Every year the Queen of England gives a Christmas message on the BBC, and a political figure is allowed a message on BBC4. Last Christmas Edward Snowden was chosen and here is what he said-
PLAY Snowden (1:39)
Edward Snowden is an activist who is opposed to mass surveillance. He is worried that our generation will never know privacy rights because of our technological equipment. Many people say that if you are not doing anything illegal, then government surveillance should not be a problem. Many young people do not worry about their cellphone use, texting, or what they post on social media. Many see no problem if advertisers track them and sell personality data to other companies. These are some of the topics we hope you will discuss with us when we open the phone lines later in the hour.
Privacy extends to other parts of our lives as well. In California a minor may receive confidential family planning services, including contraception and abortion. And this can, upon the minor’s request, be kept confidential from their parents. There are now laws sealing records of minors who are treated for substance abuse along with other medical records. Students have some privacy rights about their educational records, and they now have the right to review those records.
Much of the research for this show came from two websites. The American Civil Liberties website, that’s www.aclu.org has a wealth of information about privacy rights and legal actions underway. The Electronic Frontier Foundation’s website, that’s www.eff.org, offers vast knowledge about surveillance risks when using digital equipment like smartphones and computers.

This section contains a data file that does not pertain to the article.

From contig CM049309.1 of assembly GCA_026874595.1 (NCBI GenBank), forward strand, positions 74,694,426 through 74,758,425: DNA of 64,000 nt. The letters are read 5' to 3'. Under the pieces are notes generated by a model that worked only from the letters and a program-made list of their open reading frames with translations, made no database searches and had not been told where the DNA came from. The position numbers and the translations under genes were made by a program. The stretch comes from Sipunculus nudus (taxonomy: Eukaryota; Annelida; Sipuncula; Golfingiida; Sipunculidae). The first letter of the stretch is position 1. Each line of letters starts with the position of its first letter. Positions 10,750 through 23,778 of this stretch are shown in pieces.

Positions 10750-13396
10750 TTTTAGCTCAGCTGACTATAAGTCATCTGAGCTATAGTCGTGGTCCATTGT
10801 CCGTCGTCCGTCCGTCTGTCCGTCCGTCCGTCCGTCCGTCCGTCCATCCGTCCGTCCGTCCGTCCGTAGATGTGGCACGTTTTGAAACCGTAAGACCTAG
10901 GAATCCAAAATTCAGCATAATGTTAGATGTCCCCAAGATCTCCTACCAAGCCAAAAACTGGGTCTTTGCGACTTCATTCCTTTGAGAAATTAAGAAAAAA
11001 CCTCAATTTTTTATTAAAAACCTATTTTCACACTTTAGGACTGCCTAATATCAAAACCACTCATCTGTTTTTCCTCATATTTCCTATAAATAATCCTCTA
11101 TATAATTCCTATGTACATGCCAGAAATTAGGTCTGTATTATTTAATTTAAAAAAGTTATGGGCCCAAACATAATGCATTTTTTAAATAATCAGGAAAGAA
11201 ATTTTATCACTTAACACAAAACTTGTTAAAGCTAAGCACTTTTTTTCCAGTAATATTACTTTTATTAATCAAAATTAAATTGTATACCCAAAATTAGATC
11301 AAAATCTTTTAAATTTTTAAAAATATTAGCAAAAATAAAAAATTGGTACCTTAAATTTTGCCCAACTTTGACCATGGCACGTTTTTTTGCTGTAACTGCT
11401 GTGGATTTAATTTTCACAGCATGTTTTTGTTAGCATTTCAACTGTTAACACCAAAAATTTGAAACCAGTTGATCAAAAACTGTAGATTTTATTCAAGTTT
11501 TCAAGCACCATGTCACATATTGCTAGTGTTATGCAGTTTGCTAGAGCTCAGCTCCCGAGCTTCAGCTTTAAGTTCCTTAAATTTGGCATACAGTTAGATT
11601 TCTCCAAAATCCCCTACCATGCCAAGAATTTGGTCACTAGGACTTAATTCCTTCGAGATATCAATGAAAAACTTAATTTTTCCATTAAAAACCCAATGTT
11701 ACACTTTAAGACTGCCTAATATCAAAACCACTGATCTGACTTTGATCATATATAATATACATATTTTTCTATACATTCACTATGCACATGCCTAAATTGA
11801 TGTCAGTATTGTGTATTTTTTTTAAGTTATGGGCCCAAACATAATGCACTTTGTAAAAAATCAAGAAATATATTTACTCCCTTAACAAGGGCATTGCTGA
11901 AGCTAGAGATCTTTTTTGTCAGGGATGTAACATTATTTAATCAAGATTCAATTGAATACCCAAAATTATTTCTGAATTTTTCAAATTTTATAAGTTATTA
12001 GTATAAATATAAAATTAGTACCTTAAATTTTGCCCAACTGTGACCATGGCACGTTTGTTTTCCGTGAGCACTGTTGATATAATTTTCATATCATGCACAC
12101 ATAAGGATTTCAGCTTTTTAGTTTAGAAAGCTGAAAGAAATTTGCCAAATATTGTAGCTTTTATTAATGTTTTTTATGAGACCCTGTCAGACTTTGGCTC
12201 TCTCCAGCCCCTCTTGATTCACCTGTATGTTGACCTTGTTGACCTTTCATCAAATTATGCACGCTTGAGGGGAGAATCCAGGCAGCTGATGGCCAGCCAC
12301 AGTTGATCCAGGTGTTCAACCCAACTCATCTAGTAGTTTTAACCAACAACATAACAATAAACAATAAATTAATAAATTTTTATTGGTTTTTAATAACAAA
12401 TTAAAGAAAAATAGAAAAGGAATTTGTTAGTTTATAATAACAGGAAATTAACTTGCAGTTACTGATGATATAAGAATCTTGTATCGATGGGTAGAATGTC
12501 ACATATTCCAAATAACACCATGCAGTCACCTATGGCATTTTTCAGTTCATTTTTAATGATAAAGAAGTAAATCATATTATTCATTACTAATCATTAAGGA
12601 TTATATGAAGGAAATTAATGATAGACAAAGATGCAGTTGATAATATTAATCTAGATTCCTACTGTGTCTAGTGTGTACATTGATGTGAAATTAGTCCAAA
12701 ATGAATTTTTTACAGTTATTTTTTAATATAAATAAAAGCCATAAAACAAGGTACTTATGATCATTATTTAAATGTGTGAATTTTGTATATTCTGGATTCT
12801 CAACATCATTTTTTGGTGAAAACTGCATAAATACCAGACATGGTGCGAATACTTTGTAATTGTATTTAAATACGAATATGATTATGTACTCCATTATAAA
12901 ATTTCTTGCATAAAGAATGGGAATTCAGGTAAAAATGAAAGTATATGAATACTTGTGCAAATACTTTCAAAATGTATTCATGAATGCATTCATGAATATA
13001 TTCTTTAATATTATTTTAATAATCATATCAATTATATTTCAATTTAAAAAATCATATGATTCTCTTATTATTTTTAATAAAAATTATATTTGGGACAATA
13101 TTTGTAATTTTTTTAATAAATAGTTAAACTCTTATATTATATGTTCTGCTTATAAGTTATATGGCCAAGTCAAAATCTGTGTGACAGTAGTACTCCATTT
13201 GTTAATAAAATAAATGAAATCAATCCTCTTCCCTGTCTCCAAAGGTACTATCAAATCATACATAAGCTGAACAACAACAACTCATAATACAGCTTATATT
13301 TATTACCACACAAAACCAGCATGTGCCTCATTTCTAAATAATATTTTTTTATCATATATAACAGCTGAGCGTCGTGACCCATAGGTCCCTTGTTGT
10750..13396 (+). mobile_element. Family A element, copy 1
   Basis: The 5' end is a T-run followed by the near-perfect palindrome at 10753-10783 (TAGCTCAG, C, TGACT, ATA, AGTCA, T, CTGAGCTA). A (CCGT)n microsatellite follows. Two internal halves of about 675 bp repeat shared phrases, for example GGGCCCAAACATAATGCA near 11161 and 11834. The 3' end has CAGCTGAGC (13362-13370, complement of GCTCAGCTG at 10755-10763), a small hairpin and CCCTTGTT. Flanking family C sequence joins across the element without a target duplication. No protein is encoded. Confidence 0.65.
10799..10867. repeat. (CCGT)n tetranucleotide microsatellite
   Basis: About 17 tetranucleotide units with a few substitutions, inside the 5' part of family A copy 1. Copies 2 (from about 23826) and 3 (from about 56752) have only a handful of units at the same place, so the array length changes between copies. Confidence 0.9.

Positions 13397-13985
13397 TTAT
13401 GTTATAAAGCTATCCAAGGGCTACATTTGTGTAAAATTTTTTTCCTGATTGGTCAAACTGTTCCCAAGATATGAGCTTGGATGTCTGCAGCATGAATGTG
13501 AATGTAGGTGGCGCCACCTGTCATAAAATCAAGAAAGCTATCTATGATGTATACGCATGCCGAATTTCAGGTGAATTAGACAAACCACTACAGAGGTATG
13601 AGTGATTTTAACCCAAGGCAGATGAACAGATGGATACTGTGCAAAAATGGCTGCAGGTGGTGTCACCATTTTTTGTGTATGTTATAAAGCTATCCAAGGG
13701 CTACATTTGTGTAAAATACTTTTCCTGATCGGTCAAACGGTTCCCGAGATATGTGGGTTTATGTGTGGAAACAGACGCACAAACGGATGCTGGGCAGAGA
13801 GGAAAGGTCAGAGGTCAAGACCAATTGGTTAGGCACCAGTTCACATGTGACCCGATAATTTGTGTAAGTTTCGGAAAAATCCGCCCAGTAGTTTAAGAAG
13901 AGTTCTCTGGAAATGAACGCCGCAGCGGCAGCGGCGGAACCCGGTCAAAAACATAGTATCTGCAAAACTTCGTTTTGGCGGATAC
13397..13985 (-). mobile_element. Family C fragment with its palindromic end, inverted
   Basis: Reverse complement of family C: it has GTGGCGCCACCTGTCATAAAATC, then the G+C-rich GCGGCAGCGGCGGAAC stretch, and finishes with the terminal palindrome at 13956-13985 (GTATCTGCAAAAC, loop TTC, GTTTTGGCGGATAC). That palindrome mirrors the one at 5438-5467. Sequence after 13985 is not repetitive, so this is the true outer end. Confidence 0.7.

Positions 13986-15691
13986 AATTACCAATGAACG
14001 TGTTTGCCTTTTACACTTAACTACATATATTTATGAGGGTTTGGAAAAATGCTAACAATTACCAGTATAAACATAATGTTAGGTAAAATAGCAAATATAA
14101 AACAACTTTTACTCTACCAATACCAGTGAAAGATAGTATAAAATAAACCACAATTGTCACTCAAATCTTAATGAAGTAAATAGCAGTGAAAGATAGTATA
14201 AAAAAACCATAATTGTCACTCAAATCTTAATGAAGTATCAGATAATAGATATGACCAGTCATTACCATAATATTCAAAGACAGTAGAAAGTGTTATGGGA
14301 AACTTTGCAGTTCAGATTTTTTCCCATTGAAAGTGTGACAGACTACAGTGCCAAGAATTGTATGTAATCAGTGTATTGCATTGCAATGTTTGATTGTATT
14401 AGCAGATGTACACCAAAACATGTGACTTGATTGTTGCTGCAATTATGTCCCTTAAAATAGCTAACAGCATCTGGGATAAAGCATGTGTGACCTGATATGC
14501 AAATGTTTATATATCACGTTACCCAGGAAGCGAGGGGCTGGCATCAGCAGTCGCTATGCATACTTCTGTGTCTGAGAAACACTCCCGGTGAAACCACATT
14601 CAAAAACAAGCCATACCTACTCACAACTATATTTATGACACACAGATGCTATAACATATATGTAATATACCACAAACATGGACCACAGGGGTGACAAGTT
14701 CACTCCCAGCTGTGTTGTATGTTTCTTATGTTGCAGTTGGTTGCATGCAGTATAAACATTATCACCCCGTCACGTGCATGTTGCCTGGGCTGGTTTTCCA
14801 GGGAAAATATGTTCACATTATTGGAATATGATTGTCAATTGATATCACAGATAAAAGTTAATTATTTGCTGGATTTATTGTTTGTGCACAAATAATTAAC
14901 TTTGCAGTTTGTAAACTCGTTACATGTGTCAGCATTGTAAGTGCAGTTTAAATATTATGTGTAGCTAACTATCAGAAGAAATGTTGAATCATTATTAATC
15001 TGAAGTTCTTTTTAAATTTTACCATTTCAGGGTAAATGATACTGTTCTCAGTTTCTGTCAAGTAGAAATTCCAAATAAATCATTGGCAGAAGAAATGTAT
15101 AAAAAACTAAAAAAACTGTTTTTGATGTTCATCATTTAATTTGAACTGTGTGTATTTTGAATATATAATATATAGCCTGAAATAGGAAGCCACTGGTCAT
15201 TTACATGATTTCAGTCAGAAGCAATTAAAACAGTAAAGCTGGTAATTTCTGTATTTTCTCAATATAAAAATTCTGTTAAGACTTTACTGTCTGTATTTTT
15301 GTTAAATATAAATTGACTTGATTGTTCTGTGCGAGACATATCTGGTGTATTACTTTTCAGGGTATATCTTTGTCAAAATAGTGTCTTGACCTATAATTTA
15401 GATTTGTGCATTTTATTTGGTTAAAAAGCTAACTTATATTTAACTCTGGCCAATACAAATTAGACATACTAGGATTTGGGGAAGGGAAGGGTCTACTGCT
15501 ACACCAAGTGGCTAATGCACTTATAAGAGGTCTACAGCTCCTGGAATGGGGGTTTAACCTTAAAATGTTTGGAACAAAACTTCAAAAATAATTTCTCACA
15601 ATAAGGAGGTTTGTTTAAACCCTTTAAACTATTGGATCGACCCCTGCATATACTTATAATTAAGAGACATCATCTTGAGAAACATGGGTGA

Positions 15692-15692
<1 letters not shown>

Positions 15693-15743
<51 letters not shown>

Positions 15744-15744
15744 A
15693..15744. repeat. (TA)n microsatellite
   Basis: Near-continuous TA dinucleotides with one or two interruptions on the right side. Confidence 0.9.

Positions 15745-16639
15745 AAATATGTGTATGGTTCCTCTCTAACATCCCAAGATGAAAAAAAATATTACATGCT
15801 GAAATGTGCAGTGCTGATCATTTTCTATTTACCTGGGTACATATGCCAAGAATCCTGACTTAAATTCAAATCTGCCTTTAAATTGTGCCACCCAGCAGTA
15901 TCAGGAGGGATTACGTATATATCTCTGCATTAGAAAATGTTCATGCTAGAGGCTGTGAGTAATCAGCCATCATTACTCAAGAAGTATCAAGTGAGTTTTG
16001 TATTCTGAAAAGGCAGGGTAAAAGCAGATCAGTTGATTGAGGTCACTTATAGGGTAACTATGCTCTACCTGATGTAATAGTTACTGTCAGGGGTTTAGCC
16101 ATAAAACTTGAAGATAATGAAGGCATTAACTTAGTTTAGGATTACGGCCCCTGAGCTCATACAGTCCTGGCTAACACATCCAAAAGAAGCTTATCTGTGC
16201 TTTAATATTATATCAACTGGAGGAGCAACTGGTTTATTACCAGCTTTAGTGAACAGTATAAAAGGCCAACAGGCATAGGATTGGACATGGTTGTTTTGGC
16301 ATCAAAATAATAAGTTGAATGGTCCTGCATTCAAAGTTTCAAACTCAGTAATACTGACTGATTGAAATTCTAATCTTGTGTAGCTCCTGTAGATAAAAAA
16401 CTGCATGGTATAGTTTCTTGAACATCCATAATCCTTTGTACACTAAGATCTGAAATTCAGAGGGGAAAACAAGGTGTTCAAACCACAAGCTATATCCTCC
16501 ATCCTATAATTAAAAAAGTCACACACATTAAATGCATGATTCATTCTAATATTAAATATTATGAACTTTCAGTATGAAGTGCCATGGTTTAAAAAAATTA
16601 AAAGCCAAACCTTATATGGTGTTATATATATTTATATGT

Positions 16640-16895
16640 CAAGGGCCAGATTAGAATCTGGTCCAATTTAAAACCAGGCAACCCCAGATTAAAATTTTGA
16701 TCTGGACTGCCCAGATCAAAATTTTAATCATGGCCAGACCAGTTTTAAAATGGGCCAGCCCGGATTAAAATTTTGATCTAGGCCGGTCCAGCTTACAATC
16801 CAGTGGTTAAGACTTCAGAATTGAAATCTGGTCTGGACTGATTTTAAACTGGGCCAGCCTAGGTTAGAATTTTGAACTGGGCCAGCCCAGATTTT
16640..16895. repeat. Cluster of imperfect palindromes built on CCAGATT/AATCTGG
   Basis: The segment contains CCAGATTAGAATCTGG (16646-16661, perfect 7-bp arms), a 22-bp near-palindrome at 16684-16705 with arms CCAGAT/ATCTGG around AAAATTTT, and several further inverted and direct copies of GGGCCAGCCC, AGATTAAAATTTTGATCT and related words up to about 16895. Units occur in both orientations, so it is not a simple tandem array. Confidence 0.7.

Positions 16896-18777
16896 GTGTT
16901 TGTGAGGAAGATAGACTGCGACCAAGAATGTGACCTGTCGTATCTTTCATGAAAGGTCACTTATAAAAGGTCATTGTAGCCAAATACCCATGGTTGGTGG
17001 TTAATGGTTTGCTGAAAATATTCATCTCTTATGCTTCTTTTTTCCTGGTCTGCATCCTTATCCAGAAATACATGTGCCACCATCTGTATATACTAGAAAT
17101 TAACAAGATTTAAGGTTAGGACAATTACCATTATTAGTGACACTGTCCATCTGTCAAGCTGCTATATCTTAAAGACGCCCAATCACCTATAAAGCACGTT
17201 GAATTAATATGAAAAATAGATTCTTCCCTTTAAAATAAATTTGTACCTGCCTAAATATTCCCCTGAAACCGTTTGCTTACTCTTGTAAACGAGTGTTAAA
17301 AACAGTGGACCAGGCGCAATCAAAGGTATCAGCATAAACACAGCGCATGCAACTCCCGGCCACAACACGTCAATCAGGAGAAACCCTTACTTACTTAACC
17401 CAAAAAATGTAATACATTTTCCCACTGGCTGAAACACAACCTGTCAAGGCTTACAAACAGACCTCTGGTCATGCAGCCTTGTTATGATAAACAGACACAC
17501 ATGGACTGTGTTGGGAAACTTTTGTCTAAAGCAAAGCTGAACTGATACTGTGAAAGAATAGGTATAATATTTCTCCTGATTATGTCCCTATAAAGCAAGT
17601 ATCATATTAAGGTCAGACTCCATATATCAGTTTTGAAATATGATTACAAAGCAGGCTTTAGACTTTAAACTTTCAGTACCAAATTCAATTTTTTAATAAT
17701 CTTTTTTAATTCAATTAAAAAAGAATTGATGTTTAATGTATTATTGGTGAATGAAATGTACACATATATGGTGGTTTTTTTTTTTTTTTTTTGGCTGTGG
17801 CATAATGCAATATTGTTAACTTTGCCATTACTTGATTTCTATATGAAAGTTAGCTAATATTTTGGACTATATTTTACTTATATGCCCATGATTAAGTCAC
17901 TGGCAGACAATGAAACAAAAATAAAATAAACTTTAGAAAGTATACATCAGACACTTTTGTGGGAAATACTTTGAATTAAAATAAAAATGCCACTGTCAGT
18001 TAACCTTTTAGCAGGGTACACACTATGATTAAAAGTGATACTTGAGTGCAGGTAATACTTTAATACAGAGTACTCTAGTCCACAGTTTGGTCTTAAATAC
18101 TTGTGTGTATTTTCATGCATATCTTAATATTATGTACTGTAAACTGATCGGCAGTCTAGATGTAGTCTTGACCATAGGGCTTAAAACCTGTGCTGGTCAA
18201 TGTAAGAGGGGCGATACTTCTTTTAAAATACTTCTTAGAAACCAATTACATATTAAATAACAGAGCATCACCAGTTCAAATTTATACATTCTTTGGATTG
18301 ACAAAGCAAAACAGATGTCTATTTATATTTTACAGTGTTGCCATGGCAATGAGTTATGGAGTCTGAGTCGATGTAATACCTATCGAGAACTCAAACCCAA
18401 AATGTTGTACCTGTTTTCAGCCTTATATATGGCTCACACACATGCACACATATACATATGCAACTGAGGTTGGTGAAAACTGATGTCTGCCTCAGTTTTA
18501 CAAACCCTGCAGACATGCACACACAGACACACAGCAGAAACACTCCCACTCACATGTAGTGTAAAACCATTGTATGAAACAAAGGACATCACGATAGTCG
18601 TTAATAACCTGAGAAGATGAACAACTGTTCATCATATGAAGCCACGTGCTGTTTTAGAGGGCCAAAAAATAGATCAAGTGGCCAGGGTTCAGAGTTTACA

If you think that you do not need to worry about any of this because you do nothing illegal or political, you should at least consider the serious problem of identity theft. Many people in our rural community have experienced identity theft and been presented with bills for goods or services they never received. Some young people have been refused employment because of something offensive they posted on Facebook. And in our last show on “Bullying” we addressed the abusive actions that some young people take on Facebook and Twitter.
There is much to talk about and we do hope you’ll join us when we open the phone lines in 20-30 minutes. Our number will be 707 456-9991. So let’s go around and describe how we feel about privacy and our smartphones. Do the benefits outweigh the risks?
We’re going to open the phone lines now. The phone number is 707 456-9991. Everyone is welcome to call, and we’d especially like to encourage the youth, their parents, teachers, and concerned friends in the listening audience. Please call in if you have questions or insights about privacy in the digital age.
Do you worry that someone may be tracking and recording your phone calls and internet use? Are there any actions you have taken to protect your privacy?
Should we just accept that after the events of 9/11 that we need to forego privacy for the safety of all Americans?
Did you read George Orwell’s novel 1984? Do you think that our society has approached the situation with Big Brother and Oceania? If so, is there any hope of turning back?
Have you ever had your identity stolen? Was it easy to rectify the problems?
Do you agree with Edward Snowden that the youth of today will never have a sense of privacy? Do the benefits of cellphones and computers outweigh the degradation of the 4th Amendment? Should the NSA be reined in?
Please call in and be part of this conversation.